AUSTRALIAN doctors are looking to virtual reality (VR) to change health care to better suit modern-day needs, thanks to home-grown startup company, Vantari VR.
Vantari VR is developing cutting edge technology to convert CT, MRI and other medical images into virtual reality, signalling the end of two-dimensional (2D) black and white medical scans.
The Australian-made technology is being tested by NSW doctors who are showing patients their scans using VR headsets, bringing medical imaging to life. The company is also exploring other ways to use this technology, including using virtual reality in surgical planning and to train junior doctors.
Vantari VR was founded by two doctors, Vijay Paul and Nishanth Krishnananthan, whose combined experience in emergency medicine and surgery inspired them to solve a common problem.
“Health care professionals go through years of training to learn how to read standard medical scans,” Dr Paul said.
“There is no surprise that patients often struggle to decipher what the colourless blurs mean during a short medical appointment. We’ve worked at medical centres and hospitals across Australia, and noticed that this was a common issue at all of them, so we decided to do something about it,” Dr Paul said.
Knee surgery patients at Sydney’s Campbelltown Private Hospital will be some of the first to experience this technology during a six-month trial.
At Westmead Hospital in Sydney, Vantari VR is being piloted for procedural training where junior doctors and trainees are able to learn from immersive simulations hosted on a sophisticated VR platform.
Vantari VR is also being tested at Royal Prince Alfred Hospital where surgeons are turning traditional scans into virtual reality and using VR headsets to plan surgical procedures. According to research by Stamford University in the US, using virtual reality for surgical planning increases accuracy by 10 percent and decreases planning time by 40 percent.
HELPED BY HCF CATALYST
When Vantari VR was in its prototype phase, Dr Paul and Dr Krishnananthan participated in the HCF Catalyst program, an accelerator that helps health care startups and scaleups to develop their ideas into investment-ready businesses in 12 weeks.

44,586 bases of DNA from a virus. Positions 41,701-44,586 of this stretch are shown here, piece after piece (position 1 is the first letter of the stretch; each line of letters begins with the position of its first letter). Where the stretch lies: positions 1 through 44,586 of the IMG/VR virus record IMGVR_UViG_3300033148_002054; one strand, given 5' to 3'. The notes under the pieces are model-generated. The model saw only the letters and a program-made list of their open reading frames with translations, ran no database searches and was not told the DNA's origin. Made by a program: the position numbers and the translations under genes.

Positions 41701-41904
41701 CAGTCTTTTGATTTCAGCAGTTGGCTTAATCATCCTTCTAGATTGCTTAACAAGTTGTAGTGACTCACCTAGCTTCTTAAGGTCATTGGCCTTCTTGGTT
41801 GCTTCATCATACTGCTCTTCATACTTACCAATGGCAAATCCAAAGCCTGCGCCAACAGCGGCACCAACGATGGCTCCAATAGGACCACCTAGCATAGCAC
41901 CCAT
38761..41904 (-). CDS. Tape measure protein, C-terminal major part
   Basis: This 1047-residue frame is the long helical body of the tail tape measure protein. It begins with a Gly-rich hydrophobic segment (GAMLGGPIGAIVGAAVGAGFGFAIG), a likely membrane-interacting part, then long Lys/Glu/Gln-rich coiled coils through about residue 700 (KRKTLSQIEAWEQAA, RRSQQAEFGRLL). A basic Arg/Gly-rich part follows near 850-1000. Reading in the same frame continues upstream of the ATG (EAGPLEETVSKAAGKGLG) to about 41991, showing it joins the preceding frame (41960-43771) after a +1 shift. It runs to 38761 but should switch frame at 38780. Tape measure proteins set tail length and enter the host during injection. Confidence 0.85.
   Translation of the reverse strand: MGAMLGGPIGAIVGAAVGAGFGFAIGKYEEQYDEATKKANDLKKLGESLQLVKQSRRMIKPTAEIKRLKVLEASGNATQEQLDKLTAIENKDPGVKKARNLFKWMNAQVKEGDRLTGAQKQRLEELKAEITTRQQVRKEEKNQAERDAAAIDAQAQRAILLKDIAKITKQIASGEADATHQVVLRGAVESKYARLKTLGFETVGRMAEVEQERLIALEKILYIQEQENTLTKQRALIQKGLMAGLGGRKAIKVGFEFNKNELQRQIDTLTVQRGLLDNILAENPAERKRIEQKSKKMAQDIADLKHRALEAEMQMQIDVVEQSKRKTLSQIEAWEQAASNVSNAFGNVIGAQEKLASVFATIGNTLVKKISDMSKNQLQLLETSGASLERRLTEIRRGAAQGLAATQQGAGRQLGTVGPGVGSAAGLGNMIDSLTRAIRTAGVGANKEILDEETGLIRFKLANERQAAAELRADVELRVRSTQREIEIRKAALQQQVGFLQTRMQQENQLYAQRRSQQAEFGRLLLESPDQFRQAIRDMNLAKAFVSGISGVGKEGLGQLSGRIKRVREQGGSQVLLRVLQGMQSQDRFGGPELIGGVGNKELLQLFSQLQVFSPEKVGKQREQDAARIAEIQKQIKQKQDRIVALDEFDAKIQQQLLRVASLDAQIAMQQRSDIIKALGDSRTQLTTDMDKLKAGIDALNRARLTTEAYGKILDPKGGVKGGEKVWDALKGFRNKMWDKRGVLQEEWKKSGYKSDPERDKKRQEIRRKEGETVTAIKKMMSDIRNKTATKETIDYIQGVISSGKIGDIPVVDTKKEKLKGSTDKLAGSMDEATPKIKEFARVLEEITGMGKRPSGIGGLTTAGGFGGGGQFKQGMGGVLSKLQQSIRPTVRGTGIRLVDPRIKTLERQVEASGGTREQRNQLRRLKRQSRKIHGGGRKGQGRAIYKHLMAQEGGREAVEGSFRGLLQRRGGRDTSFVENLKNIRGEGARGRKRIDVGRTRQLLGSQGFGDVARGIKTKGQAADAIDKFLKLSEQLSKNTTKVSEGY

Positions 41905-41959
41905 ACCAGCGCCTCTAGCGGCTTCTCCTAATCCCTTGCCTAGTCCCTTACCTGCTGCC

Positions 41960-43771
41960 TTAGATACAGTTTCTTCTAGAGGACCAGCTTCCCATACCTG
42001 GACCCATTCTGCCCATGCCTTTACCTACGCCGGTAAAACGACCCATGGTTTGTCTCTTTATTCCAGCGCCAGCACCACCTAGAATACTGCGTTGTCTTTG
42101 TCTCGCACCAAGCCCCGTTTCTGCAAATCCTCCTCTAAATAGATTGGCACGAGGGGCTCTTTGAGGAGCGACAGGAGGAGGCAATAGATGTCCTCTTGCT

The doctors’ program mentors encouraged them to look at different ways health care professionals could use virtual reality in patient care.
“The HCF Catalyst program helped us see the greater potential to use virtual reality to not only educate patients but drive better understanding across the health system,” Dr Krishnananthan said.
“We want to be part of the movement that progresses the Australian health system into today’s modern technological world. It is important that we encourage doctors to use technology that can improve patient outcomes.”
HCF and venture fund Slingshot select businesses that share a vision of making health care affordable, understandable, high quality and patient centric to participate in the yearly accelerator program. Program participants receive mentoring, marketing and infrastructure support.
HCF Catalyst gave both Vantari VR founders education on the business side of running a heath Startup.
“As doctors we had clinical acumen and a good work ethic, but we needed support to learn new business skills,” Dr Paul said. “The HCF Catalyst program taught us how to create a sustainable business model and fundamental professional business skills like sales and pitching.”
HCF chief executive officer Sheena Jack is the driving force behind the health care accelerator program. She believes Vantari VR is a great example of how technology has the power to make health care more understandable and high-quality for patients.
“We run the HCF Catalyst program to support entrepreneurs like Dr Paul and Dr Krishnananthan, who are using technology to make complex health care processes easier for Australian patients to understand and have potential to improve patient outcomes,” Ms Jack said.
“We think there is significant opportunity for the health care system to be using more advanced technology, like virtual reality, as research continues to show that it can benefit Australian patients.”